(This is the fifth in a series of posts reviewing the fundamentals of planning, with an eye for how they’re changing over time. Part one was Form Follows Function. Part two was All Business Plans are Wrong. Part three was Cash Not Profits. Part four was Planning as Accountability)
Some of the strongest and most pervasive myths about planning are dead wrong: planning doesn’t reduce flexibility. It builds flexibility.
People say “why would I do a business plan. That just locks me in. It’s a straitjacket.”
And I say: wrong. The dumbest thing in the world is to do something just because it’s in the plan. There is no merit whatsoever in following a plan just for the plan’s sake. You never plan to run yourself into a brick wall over and over.
Instead, understand that the plan relates long term to short term, sales to costs and expenses and cash flow, marketing to sales, and lots of other interdependencies in the business. When things change — and they always do — the plan helps you keep track of what affects what else, so you can adjust accordingly.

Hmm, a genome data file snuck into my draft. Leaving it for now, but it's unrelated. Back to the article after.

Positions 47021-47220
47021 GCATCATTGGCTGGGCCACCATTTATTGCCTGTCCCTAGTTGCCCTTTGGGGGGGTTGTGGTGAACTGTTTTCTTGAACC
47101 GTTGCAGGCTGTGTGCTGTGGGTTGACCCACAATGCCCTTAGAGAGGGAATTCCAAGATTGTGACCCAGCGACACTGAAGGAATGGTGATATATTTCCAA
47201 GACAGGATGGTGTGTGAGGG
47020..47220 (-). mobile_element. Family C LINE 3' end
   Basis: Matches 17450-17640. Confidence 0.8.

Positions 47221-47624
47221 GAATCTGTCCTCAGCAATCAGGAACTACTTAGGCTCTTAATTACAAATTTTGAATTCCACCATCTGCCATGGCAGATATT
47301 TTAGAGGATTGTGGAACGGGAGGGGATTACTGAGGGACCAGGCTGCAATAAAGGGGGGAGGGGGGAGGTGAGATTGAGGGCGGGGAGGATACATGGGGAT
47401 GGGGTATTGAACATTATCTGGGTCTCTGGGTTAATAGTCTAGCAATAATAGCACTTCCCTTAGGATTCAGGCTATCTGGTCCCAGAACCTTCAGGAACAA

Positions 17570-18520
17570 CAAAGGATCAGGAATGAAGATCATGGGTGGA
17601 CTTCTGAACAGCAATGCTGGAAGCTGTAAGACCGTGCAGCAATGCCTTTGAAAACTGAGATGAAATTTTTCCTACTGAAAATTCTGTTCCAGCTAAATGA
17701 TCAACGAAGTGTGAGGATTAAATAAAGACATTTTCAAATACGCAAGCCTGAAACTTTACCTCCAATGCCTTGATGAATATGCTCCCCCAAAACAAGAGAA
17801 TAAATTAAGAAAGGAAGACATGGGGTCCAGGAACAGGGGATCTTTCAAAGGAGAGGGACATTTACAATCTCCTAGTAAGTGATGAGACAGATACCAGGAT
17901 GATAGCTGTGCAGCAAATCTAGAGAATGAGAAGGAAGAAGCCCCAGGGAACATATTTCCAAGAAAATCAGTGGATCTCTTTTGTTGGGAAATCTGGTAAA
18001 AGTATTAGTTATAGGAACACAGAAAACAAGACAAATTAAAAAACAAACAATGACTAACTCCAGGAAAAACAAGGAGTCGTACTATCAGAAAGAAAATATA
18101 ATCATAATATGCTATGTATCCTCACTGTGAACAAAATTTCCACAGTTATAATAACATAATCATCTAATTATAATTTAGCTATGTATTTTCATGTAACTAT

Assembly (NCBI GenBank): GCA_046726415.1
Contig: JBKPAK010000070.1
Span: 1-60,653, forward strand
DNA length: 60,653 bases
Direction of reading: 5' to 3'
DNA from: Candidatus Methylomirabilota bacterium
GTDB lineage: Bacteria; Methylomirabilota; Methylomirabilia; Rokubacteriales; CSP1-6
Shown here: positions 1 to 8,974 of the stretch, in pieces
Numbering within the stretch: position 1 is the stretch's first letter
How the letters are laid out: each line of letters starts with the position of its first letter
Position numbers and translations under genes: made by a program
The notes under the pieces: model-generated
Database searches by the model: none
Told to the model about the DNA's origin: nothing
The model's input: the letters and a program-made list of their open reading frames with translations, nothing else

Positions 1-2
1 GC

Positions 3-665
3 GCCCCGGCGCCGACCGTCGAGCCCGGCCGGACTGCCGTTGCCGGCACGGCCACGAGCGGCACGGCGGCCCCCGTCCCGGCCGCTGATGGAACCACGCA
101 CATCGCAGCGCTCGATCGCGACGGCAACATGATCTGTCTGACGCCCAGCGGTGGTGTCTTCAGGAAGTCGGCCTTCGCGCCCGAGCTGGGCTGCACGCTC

It’s not like change undermines planning; actually, planning is the best way to manage change.
Agree with the post (thanks!) but one minor correction: The term is “straitjacket”, not “straight jacket”
Yes, GM, you’re right about straitjacket, thanks. I’ve corrected it. That’s a good reminder too, I love editing. Tim